Despite all the buzz and activity in the hybrid and EV landscape, where everything from hypercars to the humdrum are being fitted with battery packs, the introduction of the Nissan Leaf a decade ago still stands as one of the pivotal points in electric motoring.

Introduced in the 2011 model year, the Leaf was the first affordable, mass-market, fully electric car to hit showrooms. Mrs. Workingwoman could finally afford an electric car, and Mrs. SmellsLikeSandalwood needn’t feel guilty about the CO2 emissions she was responsible for on her daily commute.

It was certainly an exciting time.

Now a decade later, the Leaf is, well, no longer that exciting. There are a handful of other affordable, small EVs on the market, some of which are better looking, better to drive or have a longer driving range, but those looking in the segment shouldn’t bypass its creator.

The Leaf comes with either a 40 kWh powertrain (147 horsepower, 236 lb.-ft. torque) with a range of up to an estimated 149 miles or the 62 kWh unit (214 horsepower, 250 lb.-ft. torque) offering up to 226 miles in Plus models.

The 6.6 kWh onboard charger can be juiced up either at 110- or 220-volts, with the latter taking about 7.5 hours for a full charge. Models with the longer-range powertrain also get a quick charge port at standard which offers up to an 80 percent battery capacity in 40 minutes at fast-charging stations.

Those looking to save at the dealership as well as the pumps will be drawn in the standard Leaf’s starting price of $32,525, which bests competitors like the Chevy Bolt, Kia Niro EV, Telsa Model 3 Standard Range Plus and Hyundai’s Ioniq and Kona Electric.

But the cost savings does come with a downside. 

While the standard Leaf costs less than its competitors listed above, all offer more range, between 170 and 259 miles. The Bolt, Kona Electric, Niro EV, and Model 3 get more range as standard than the Leaf Plus models, which start at just under $40,000 and peak around $45,000.

Still, the Leaf does come out as an affordable option. The Nissan is eligible for the full $7,500 federal tax credit whereas while the Bolt and Model 3 no longer qualify for any tax relief.

New models also present better value with Nissan now offering its Safety Shield 360 as standard in all 2020 editions. Active driver aids include automatic emergency braking with pedestrian detection, lane departure warning, rear automatic braking, blind-spot monitoring and other features.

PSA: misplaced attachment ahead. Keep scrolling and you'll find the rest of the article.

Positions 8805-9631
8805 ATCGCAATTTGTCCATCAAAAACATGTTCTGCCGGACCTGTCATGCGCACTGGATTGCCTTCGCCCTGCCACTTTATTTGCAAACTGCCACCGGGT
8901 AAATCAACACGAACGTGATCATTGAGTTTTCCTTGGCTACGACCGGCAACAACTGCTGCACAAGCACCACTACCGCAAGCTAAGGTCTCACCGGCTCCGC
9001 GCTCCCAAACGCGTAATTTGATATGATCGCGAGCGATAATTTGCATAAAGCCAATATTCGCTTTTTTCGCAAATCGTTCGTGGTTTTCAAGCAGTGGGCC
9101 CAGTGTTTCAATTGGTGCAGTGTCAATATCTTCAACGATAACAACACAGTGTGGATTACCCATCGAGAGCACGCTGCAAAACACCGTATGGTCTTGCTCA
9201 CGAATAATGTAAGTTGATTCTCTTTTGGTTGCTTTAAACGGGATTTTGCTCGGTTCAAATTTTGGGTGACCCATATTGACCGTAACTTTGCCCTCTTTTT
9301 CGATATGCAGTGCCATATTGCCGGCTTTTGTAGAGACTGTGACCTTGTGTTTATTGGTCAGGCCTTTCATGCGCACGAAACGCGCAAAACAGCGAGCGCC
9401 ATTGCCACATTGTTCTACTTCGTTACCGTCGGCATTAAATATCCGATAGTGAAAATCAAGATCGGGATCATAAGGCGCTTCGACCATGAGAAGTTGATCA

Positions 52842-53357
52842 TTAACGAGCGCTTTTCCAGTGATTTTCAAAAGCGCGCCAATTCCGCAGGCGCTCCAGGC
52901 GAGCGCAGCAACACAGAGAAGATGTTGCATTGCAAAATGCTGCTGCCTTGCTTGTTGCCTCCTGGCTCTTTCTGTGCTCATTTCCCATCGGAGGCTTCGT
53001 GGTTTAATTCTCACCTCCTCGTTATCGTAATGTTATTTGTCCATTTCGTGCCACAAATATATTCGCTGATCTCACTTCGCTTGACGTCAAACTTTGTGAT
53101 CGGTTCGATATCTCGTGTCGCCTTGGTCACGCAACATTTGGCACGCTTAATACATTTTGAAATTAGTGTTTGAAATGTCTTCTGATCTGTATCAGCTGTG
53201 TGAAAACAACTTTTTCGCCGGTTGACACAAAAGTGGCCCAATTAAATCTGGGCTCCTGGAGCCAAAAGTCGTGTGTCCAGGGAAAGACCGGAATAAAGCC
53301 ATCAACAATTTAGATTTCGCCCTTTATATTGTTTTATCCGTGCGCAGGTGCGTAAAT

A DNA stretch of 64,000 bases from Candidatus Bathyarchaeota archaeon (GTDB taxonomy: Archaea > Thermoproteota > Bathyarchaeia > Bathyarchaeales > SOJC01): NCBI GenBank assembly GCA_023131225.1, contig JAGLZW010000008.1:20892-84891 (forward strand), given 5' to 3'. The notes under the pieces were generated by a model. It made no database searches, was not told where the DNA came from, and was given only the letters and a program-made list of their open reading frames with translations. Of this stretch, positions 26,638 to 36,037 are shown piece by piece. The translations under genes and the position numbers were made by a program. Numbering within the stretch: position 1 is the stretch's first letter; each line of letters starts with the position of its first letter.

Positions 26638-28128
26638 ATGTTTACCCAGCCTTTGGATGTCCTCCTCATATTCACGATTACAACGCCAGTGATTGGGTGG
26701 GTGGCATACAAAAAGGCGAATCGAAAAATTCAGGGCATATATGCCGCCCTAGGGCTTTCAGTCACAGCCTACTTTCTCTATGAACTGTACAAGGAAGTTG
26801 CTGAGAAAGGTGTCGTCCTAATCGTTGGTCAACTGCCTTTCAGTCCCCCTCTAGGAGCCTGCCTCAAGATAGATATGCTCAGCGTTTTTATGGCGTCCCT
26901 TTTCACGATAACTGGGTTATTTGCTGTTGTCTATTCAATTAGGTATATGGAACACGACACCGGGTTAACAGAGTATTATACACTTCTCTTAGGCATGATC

An 8-inch touchscreen as standard with Apple CarPlay and Android Auto connectivity is also newly standard for 2020.

Beyond the walls of the dealer’s office, the Leaf has a respectable driving personality.

My tester was fitted with the more powerful 62 kWh powertrain, and while the Leaf isn’t blistering, it does provide instant and satisfactory acceleration. For those who are a bit too gung-ho with the right pedal, the Leaf has buttons built into the center consol to turn on its two energy-saving modes. Eco mode allows for smoother acceleration input and ups the amount of regenerative braking. E-Pedal goes all-out on regenerative braking, slowing the car more with the less pressure applied to the accelerator, which allows for one-pedal driving.

For the daily trek, the Leaf has a composed, comfortable ride that smooths out most uneven surfaces and does not transfer many jolts to the plushy seats. Its cabin is also a nice escape from aural onslaughts. Outside noise is well muted and not once in my week with the Leaf did I even hear any whining of the electric motor. Even turn signal bongs are quiet.

Hip and shoulder room are a bit on the tight side, but leg and headroom are generous. The cargo area does not have an abundance of length, but with the electric powertrain the space is deep, easily swallowing the bulky stroller I stored away. The Leaf offers a good 30-cubic feet of storage space with the rear seats folded, though they do not fold flat.

The interior of all but the top-tier SL Plus models is a symphony of black, with the priciest trim sporting light gray leather seats and dash inlay. A 7-inch display in the gauge cluster in standard.

Nissan’s infotainment system, Nissan Connect, looks outdated, but it is fairly easy to use. Most controls, either analog or digital, are intuitively placed.

Upgrades on SV models, both Plus and standard, include 17-inch alloy wheels, a leather-wrapped steering wheel, navigation and Intelligent Cruise Control. SL trim adds Nissan’s semi-autonomous ProPILOT system, heated front seats, an all-around view monitor and other features.

Overall, the Leaf is a small EV that provides more-than-basic features at an affordable price. It is comfortable for the commute and practical enough to move people and things without too much compromise. That said, the Leaf is no longer in a league of its own, and most of its competitors offer more range, and in most cases, a more engaging drive.

But perhaps it’s not fair to say the Leaf is no longer exciting. After all, it is undoubtedly the catalyst for Nissan’s new electric models like the recently unveiled midsized Ariya crossover, which will offer nearly 400 horsepower with optional all-wheel drive with a range of about 300 miles on a charge.

Ten years may have changed how the Leaf is precepted, but it is intriguing to think about what influence it will have on EVs 10 years down the road.  

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